Grey Propaganda is when the source of information is not expressed nor credited, and the identity of the source is concealed. The information shown does not have to be inaccurate as it could be true or false. An example might be a local small business putting out an ad about a competitor revealing the competitor uses inferior materials. This information may be correct, but the author, to avoid backlash, doesn’t want to admit they placed the ad.
Black Propaganda is false information that is designed to look like it was created by those it is intended to discredit. For example, a meme or video that might appear to come from the Black Lives Matter network that may express images or video sanctioning black people attacking white people. Obviously, it is not in the best interests of a movement designed to accelerate civil rights to put out media of this kind. But if it says in the video “Brought to you by Black Lives Matter” and its spread via social media, it will inevitably spread disinformation to discredit the group.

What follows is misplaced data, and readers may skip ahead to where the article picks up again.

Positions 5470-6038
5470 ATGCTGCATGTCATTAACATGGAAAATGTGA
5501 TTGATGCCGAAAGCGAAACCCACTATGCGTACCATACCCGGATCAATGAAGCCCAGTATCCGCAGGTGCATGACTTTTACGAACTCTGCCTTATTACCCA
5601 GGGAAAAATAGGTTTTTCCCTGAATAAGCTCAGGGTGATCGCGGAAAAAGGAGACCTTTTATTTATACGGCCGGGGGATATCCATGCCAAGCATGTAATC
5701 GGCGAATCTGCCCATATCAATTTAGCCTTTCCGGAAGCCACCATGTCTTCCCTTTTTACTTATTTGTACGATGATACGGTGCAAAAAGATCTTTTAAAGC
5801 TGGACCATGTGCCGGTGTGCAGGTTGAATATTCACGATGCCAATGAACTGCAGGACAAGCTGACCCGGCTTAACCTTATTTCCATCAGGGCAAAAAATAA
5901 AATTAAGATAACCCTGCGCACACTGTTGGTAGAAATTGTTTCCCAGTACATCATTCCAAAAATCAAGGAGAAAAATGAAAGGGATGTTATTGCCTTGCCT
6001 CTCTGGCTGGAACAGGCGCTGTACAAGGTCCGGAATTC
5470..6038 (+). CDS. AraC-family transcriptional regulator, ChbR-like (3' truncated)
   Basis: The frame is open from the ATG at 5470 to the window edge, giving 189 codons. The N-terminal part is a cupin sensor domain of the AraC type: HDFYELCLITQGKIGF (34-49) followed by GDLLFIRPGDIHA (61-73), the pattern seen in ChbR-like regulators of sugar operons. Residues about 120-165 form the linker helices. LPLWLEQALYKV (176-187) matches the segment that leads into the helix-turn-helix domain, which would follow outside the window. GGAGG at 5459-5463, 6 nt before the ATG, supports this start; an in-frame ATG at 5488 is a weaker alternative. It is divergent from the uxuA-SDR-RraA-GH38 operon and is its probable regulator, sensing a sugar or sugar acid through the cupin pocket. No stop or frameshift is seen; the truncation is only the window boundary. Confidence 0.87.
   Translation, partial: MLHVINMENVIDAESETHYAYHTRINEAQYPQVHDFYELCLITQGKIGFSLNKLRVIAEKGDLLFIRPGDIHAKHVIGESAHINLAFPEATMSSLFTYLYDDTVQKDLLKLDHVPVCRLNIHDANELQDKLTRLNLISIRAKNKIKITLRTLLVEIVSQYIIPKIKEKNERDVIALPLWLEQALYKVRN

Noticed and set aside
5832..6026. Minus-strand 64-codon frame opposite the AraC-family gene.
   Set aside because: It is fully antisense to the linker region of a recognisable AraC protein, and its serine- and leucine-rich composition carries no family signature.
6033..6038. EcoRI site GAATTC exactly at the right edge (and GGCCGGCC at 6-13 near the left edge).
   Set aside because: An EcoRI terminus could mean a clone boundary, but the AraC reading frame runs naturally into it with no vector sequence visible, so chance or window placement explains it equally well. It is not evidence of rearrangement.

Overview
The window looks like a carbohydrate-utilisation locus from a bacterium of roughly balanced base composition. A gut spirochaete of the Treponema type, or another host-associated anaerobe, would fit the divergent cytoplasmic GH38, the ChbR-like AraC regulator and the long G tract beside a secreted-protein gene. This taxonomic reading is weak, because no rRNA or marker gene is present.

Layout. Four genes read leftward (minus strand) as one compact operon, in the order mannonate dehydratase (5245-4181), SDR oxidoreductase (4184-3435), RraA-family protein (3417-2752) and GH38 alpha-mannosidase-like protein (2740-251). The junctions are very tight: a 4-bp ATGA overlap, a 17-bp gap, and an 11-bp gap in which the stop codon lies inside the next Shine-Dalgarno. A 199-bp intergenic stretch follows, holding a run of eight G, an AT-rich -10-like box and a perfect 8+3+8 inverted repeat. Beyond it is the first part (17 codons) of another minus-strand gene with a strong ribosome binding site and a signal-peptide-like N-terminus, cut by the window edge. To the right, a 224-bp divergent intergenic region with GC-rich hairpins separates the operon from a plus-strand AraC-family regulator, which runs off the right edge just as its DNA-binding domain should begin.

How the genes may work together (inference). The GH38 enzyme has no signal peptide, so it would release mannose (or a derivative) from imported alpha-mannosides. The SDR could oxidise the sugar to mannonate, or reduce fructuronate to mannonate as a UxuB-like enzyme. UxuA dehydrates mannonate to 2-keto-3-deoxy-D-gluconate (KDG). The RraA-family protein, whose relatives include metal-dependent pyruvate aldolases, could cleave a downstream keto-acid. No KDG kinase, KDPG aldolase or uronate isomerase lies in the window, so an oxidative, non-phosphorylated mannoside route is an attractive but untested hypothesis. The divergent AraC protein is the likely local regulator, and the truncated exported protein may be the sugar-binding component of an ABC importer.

The questions then are; Are you aware of what is disinformation? Or are you sheep?
© Robert Siciliano CSP All Rights Reserved.